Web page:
Shopping center gets facelift
By Leila Borders
The scaffolding is gone, but the renovations have just begun at Peachtree Plaza Shopping Center. A new façade unites the five stores housed in the center, and more renovations, including new brick posts and brighter lights in a freshly paved parking lot, are set to begin in the upcoming weeks.
“We wanted to update and bring a new look to go along with the wonderful renovations to downtown Louisville,” said Marie Jones-McBride, president of the Peachtree Plaza Shopping Center, Inc. The improvements are planned in increments in an effort to avoid inconveniencing consumers and the store managers and employees.
In 1973, Samuel E. Jones and Leroy Lewis broke ground for the shopping center in the hopes of helping Louisville grow. “They wanted a big shopping center with diversified stores to be convenient for customers in the area,” Jones-McBride said. She and her daughters, Marie Jones Handberry and Jan Jones McElreath, hope that the center remains a benefit to the community.
“We’re proud that after all these years, people continue to shop and keep the plaza successful,” said Handberry. She hopes that the center will become even more useful to citizens as gas prices continue to rise.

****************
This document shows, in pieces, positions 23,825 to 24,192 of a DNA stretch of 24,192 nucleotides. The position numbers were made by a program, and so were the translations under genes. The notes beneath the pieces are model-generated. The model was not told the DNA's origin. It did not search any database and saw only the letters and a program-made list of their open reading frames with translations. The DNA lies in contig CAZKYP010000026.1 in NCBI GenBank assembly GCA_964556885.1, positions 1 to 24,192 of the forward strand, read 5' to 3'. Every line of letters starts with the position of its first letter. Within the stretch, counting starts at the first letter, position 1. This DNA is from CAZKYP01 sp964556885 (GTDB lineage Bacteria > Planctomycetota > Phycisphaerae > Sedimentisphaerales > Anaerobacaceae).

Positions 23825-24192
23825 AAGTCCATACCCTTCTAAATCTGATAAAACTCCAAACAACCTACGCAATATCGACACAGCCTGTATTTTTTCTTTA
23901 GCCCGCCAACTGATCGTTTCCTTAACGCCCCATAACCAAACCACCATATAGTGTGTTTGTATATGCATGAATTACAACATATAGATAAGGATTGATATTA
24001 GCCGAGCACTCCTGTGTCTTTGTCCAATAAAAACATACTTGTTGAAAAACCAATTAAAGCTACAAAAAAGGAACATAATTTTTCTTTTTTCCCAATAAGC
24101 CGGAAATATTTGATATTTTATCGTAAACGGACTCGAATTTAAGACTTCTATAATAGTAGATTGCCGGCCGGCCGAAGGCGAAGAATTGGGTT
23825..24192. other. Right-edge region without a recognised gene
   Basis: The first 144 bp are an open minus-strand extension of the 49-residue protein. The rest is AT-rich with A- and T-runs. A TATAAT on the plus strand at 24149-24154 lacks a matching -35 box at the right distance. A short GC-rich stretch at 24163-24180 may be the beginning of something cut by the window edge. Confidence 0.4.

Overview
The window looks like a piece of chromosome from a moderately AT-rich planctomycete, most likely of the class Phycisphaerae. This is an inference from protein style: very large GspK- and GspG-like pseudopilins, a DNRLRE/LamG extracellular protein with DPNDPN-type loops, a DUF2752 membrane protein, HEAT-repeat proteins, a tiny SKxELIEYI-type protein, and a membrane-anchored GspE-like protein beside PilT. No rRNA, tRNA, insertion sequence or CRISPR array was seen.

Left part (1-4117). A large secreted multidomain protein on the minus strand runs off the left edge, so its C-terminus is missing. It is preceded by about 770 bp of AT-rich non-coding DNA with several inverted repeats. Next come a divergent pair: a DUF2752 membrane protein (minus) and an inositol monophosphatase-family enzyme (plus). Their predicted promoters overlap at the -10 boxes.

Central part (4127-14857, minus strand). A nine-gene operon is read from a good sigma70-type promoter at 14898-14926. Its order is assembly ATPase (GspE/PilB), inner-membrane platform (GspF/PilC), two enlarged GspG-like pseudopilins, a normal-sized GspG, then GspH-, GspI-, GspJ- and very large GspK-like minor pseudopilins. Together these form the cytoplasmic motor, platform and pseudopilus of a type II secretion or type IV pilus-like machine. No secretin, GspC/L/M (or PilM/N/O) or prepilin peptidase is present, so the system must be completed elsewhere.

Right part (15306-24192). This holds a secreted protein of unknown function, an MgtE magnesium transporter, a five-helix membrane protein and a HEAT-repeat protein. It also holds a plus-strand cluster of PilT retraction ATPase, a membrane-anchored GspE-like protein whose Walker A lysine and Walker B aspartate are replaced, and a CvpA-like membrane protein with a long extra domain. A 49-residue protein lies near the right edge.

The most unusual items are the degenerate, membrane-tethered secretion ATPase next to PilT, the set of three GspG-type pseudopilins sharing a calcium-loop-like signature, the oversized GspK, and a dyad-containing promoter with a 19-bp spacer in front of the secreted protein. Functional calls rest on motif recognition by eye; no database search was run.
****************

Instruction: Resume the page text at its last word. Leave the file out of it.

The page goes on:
The stores housed in the center also are undergoing renovations on the inside to coincide with the center’s new look. Peebles, Maxway, Rite Aide, and Another Level Fashions have already updated their interiors, and Hadden’s IGA is set to update as well.
“We have been blessed to have great tenets who really want to serve the community,” said Jones of the various stores housed in Peachtree Plaza. She said that even though the stores may have changed over the years, many of the people have not.
“All of us in the center greatly appreciate the renovations,” said Peebles manager John Johnson. “It gives citizens a better shopping environment. We want to provide services citizens need right here at home.”
Jones-McBride has served as president of the Peachtree Plaza Shopping Center since the death of her husband, Samuel Jones, in 1982. She hopes the updates will help the center continue to be a place of convenience for the community. “It has been a pleasure to serve the people of Jefferson County,” she said.
Council discusses ambulance service
By Leila Borders
Jefferson County’s ambulance service sparked a heated discussion at the Wrens City Council meeting on Tuesday, Sept. 9. When Fire Chief Larry Cheeley stepped up to report that the Wrens Fire Department was running smoothly, Council member Willie Huntley took the opportunity to voice his concerns about the ambulance service’s slow response times and mistaken directions in the Wrens area.